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USTPAC accords cautious welcome to the UN Human Rights Council Resolution on Sri Lanka

The Geneva based UN Human Rights Council adopted a second resolution on Promoting Accountability and Reconciliation in Sri Lanka, putting Sri Lanka under close scrutiny for grave rights violations, but the new resolution falls short of creating an international investigation mechanism called for by the High Commissioner for Human Rights.

 March 22, 2013: Washington, DC – The United States Tamil Political Action Council (USTPAC) appreciates the efforts made by member states of the UN Human Rights Council to bring about a follow-up resolution on promoting accountability and reconciliation in Sri Lanka. Resolution 22/L.1, the second within the span of one year on Sri Lanka, again led by the United States, was supported by 40 co-sponsors with 25 of 47 states voting in favor of its adoption. The resolution endorses the recently released report of the Office of the High Commissioner for Human Rights emanating from the previous UNHRC resolution 19/L.2, while failing to implement the High Commissioner’s most momentous – and repeated – recommendation: that an independent and credible international investigation be established for alleged violations of international human rights and humanitarian law.

“Strong international action on Sri Lanka is well overdue”, said USTPAC spokeswoman Dhamy Rajendra. “In the nearly four years since the brutal end of the armed conflict, in which estimates cite over 146,000 Tamil civilians killed, the Sri Lankan government has failed to initiate a single credible investigation or prosecution. Given Sri Lanka’s institutionalized and well-entrenched impunity, it is deeply disappointing that Sri Lanka has been given one more year of ‘space and time’ to investigate itself.”

Although the Human Rights Council itself fails to implement the High Commissioner’s recommendation to create an international investigation for Sri Lanka through this resolution, its explicit call on Sri Lanka to implement the High Commissioner’s recommendations is a significant and welcome departure from its usual aversion of country-specific interventions. This stance is exemplified in the resolution’s expressed grave concerns regarding flawed domestic processes put forth by the Sri Lankan government’s Lessons Learned and Reconciliation Commission and the National Action Plan for its implementation. In addition, it unambiguously calls on Sri Lanka to conduct provincial council elections in the North by September, 2013 and engage with special UNHRC mandate holders.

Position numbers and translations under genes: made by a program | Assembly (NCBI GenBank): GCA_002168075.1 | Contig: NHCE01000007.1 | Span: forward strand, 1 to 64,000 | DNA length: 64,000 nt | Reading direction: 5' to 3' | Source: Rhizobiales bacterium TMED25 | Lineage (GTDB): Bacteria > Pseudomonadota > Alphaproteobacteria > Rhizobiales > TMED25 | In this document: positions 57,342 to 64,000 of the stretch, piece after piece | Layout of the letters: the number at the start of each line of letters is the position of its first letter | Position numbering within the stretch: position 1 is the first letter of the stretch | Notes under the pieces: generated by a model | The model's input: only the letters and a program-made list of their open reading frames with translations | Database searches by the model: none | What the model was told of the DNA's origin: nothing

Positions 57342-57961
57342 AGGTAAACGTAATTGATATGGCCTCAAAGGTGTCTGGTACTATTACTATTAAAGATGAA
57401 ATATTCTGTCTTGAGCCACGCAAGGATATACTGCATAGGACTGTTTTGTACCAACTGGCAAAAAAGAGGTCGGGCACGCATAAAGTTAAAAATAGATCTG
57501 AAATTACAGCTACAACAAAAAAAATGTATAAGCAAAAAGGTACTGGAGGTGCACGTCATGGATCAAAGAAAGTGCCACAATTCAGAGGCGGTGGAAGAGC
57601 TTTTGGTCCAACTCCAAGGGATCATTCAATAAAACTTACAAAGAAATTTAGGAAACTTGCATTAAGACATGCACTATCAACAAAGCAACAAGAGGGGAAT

“USTPAC, as well as watchdog human rights groups including Amnesty International, Human Rights Watch and International Crisis Group advocated strongly for the creation of an international Commission of Inquiry during this session. However, given Sri Lanka’s appalling track record of failed commissions of inquiry, this resolution, by calling for implementation of recommendations stipulated in the High Commissioner’s report, is an ultimatum to the government of Sri Lanka. It is clear that continued refusal to comply with this resolution will not be tolerated by member states and will inevitably lead to the next step of setting up an international commission of inquiry”, stated Rajendra.

USTPAC expresses Tamil Americans’ appreciation to the US government for bringing this resolution. “We also appreciate the widespread support extended by student groups and political parties from Tamil Nadu, and scores of human rights defenders from Sri Lanka. Though we came short this time, USTPAC resolves to advocate for the creation of an international commission of inquiry on Sri Lanka to conduct independent credible nvestigations for the war crimes, crimes against humanity and alleged genocide committed against tens of thousands of Tamil civilians,” concluded Rajendra.


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